Nicole Heppler is a busy woman at the moment. Alongside her full-time job at UBS in Basel, she is supporting two elderly ladies in her neighborhood with their shopping. And as if that weren’t enough, she is also working on a creative solution to help the elderly escape from their isolation.
“Telephone bridge” is the name of the idea that Nicole Heppler developed together with three others at the Swiss-wide #VersusVirus hackathon. Some 4,000 people from throughout Switzerland participated in the virtual hackathon, which was supported financially by UBS. Their aim was to find creative solutions to the social challenges that Covid-19 has brought with it within the space of a weekend.
Nicole’s team of four had 48 hours to find a topic and work on it. They exchanged ideas via the online platform Slack and quickly agreed on a subject: the isolation of older and elderly people. In these times of social distancing, cancelled activities and visiting bans at retirement and nursing homes, the days are long and boring. “Of course some older people are tech-savvy and can stay in contact with the outside world because they know how to use FaceTime and WhatsApp,” Nicole says. But a large number of older people are not familiar with these technologies. What is more, many find it difficult to pick up the phone just for the sake of having a conversation with someone.
The team developed a simple but effective solution. “Basically, it’s a big conference call in which participants can dial in from any telephone,” Nicole explains. As a result, groups of senior citizens can meet for a coffee over the phone, and retirement homes can organize activities that can no longer be held in person via a telephone network. “It could be anything from discussions about the last episode of ‘Tatort’ to group singing to church services,” Nicole says. Dialing in is easy even for people who are not au fait with technology and if anyone just wants to listen, that’s not a problem either. “It’s simply about having some company,” Nicole explains.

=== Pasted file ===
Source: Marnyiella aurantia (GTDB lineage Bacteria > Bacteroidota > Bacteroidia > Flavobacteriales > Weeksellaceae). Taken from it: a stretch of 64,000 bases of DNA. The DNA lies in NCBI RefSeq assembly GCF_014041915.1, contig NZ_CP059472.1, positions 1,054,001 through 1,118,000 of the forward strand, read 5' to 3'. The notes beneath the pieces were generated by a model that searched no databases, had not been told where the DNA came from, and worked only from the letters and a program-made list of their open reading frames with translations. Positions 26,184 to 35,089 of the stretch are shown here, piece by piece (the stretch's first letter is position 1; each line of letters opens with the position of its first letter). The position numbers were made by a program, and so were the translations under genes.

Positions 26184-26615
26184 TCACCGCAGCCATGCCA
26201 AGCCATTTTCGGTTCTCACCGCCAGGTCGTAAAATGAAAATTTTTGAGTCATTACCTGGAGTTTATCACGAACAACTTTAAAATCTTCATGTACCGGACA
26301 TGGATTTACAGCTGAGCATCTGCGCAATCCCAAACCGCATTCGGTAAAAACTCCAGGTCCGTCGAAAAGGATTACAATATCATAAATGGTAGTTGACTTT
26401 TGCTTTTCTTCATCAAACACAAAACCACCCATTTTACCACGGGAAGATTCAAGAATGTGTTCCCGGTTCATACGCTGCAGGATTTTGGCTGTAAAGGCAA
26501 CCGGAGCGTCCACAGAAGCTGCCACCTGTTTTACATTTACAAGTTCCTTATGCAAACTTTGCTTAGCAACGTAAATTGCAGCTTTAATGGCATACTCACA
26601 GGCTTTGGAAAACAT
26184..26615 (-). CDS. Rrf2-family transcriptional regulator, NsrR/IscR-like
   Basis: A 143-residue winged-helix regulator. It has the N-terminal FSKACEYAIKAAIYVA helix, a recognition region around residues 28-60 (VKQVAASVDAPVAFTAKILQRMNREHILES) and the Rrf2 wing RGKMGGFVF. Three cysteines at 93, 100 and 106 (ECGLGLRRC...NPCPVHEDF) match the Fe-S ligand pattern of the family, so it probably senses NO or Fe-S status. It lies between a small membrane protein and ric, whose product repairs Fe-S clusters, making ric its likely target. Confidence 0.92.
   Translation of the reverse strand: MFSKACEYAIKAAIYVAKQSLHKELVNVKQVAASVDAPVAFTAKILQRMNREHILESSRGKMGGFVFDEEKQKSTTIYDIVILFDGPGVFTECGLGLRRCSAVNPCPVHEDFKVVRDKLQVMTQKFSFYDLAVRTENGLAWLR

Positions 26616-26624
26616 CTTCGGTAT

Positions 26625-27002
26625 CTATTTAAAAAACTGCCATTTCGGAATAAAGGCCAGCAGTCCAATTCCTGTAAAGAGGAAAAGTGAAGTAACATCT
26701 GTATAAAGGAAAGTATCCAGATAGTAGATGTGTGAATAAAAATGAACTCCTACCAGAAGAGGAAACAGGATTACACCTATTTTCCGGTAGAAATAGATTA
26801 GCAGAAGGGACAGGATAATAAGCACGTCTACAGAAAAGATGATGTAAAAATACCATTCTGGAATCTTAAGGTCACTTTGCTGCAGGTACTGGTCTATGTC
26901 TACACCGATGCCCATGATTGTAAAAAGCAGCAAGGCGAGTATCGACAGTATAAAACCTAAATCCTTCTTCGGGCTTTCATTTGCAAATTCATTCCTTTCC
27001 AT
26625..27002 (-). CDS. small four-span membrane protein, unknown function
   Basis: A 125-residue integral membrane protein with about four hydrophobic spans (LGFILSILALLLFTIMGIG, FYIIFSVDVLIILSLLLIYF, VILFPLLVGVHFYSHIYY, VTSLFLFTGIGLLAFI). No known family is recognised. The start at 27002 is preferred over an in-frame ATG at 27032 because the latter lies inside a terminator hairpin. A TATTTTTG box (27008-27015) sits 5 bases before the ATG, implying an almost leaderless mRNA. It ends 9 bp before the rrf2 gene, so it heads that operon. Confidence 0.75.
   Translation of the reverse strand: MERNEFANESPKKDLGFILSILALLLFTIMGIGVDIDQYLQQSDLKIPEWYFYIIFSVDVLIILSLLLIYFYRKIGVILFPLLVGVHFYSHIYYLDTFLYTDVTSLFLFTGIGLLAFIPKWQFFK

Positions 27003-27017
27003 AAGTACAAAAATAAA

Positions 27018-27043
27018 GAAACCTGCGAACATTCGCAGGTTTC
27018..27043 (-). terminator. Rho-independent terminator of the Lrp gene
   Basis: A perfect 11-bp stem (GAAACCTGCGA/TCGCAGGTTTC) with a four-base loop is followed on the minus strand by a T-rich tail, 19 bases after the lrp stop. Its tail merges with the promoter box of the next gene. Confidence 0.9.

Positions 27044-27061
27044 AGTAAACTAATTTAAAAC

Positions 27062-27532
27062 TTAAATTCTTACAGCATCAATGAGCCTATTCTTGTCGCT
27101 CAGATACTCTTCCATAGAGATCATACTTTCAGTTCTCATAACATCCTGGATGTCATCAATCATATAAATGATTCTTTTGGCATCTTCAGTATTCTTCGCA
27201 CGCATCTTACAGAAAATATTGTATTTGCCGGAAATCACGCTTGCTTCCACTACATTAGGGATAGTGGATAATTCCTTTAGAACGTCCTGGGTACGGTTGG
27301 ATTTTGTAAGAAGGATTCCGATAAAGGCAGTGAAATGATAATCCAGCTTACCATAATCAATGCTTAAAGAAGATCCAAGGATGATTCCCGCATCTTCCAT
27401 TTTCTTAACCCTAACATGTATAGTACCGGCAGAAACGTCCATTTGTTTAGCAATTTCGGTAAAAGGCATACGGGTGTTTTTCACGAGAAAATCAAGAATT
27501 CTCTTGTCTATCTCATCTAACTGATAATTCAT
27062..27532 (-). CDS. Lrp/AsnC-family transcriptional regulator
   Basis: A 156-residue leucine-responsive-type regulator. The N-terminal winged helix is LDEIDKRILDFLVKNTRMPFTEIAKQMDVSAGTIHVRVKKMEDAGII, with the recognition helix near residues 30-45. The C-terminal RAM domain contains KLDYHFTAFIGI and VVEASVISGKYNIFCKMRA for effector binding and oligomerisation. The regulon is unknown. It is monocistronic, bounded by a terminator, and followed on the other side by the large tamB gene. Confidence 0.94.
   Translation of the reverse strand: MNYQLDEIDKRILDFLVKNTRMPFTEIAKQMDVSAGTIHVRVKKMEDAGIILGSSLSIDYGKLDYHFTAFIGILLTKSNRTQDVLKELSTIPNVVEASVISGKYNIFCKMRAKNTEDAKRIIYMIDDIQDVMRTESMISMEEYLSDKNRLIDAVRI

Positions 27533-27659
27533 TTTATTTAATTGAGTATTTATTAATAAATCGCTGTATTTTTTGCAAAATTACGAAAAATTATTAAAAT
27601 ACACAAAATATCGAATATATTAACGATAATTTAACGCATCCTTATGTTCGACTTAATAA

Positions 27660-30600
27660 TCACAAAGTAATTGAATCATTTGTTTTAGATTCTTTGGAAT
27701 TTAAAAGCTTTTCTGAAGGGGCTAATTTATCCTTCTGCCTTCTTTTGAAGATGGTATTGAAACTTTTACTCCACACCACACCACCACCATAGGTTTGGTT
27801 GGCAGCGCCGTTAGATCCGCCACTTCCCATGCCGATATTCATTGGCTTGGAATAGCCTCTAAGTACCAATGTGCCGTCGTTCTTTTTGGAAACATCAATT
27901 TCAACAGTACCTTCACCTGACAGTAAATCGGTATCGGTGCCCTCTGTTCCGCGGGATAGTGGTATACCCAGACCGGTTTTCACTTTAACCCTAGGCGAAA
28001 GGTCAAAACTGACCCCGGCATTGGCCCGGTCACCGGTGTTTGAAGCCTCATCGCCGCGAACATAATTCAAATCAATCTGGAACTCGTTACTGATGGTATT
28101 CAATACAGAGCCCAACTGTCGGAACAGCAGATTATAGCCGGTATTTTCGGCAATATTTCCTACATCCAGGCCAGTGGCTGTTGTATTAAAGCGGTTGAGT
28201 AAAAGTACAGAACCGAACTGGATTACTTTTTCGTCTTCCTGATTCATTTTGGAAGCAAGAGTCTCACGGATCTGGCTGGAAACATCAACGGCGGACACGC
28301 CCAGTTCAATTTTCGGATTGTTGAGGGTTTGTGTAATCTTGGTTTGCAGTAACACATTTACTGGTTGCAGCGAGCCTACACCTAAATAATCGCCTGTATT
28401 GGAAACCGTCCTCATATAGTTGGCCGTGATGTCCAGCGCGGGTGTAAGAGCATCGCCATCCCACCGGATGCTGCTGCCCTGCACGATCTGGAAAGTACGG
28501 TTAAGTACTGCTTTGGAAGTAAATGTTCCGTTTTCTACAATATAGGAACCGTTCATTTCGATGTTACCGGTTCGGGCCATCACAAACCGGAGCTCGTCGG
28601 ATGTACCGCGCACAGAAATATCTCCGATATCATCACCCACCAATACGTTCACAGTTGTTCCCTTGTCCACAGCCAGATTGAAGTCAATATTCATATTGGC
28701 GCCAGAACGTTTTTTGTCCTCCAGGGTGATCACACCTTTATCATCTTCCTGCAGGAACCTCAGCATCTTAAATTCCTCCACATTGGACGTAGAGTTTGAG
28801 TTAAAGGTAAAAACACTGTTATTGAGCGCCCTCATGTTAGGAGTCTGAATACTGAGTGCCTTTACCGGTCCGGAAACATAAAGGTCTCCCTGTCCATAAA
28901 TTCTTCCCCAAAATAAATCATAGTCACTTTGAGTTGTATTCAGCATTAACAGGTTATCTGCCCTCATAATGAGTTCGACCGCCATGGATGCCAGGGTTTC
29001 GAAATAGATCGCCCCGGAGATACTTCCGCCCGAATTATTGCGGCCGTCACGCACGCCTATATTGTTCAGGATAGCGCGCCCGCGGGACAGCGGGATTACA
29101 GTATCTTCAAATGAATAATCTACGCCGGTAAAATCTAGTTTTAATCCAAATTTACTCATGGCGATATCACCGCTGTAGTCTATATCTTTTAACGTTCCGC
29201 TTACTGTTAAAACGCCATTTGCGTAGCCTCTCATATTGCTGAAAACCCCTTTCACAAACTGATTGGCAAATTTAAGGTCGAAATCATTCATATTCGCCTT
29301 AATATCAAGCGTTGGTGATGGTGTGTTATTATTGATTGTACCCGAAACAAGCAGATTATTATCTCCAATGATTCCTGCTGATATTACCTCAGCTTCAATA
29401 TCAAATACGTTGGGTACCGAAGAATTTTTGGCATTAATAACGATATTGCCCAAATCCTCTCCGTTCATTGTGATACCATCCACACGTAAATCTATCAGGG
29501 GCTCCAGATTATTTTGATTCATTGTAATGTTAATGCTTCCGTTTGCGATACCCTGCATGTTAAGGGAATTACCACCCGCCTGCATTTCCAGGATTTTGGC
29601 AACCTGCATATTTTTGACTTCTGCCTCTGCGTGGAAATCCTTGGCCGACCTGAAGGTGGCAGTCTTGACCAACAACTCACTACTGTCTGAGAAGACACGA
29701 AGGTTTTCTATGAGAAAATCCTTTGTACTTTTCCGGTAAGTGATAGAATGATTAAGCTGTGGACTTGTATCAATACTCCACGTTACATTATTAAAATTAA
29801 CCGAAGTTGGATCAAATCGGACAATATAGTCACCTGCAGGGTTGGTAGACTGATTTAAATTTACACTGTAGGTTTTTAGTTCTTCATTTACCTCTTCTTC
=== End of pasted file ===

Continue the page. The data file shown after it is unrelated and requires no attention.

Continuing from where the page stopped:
The basic framework for the idea was already in place after the 48-hour hackathon. Work continues for the team, however. They are currently in discussions with a telecommunications provider to realize the telephone bridge idea. In a further step, they then want to find a home or a group of senior citizens for a trial run.
Meanwhile, Nicole Heppler is also doing her bit away from her computer to ensure that two elderly ladies in her home town are not forgotten about amid all the isolation. “I buy food for them two to three times a week,” she explains. She delivers the shopping on her e-bike and exchanges a few words with the ladies, always maintaining the necessary distance of course. “I can feel how hard it is for them not to ask me in. I already have a number of invitations to come in for a coffee once all this is over,” she reveals. The ladies also found it difficult to accept the assistance at first. “We started off by getting to know each other over the phone and now the arrangement is working wonderfully. They look forward to our chats and to seeing a new face.” And during one of her visits, she actually set up a “telephone bridge” of a different kind. After it turned out that one of the ladies knew her grandmother, she passed on her grandma’s phone number. The two ladies now enjoy regular chats on the phone.